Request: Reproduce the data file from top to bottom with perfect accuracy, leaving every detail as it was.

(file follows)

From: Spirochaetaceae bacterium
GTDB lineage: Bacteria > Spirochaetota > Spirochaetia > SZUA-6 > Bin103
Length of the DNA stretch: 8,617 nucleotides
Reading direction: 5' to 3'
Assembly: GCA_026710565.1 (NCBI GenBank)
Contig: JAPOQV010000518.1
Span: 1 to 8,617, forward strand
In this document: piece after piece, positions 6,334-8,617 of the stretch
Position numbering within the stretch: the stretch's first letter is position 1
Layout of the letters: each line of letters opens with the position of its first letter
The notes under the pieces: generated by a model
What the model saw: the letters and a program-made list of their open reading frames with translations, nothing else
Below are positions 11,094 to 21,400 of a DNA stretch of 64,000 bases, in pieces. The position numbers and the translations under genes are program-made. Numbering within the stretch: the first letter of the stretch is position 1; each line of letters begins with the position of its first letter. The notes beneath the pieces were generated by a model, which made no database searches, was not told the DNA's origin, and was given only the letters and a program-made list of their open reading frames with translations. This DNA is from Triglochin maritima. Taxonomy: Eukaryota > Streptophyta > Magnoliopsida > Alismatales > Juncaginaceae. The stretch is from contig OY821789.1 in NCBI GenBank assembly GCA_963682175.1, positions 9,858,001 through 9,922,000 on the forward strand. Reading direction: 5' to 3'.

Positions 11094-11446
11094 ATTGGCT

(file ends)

From: Spirochaetaceae bacterium
GTDB lineage: Bacteria > Spirochaetota > Spirochaetia > SZUA-6 > Bin103
Length of the DNA stretch: 8,617 nucleotides
Reading direction: 5' to 3'
Assembly: GCA_026710565.1 (NCBI GenBank)
Contig: JAPOQV010000518.1
Span: 1 to 8,617, forward strand
In this document: piece after piece, positions 6,334-8,617 of the stretch
Position numbering within the stretch: the stretch's first letter is position 1
Layout of the letters: each line of letters opens with the position of its first letter
The notes under the pieces: generated by a model
What the model saw: the letters and a program-made list of their open reading frames with translations, nothing else
Below are positions 11,094 to 21,400 of a DNA stretch of 64,000 bases, in pieces. The position numbers and the translations under genes are program-made. Numbering within the stretch: the first letter of the stretch is position 1; each line of letters begins with the position of its first letter. The notes beneath the pieces were generated by a model, which made no database searches, was not told the DNA's origin, and was given only the letters and a program-made list of their open reading frames with translations. This DNA is from Triglochin maritima. Taxonomy: Eukaryota > Streptophyta > Magnoliopsida > Alismatales > Juncaginaceae. The stretch is from contig OY821789.1 in NCBI GenBank assembly GCA_963682175.1, positions 9,858,001 through 9,922,000 on the forward strand. Reading direction: 5' to 3'.

Positions 11094-11446
11094 ATTGGCT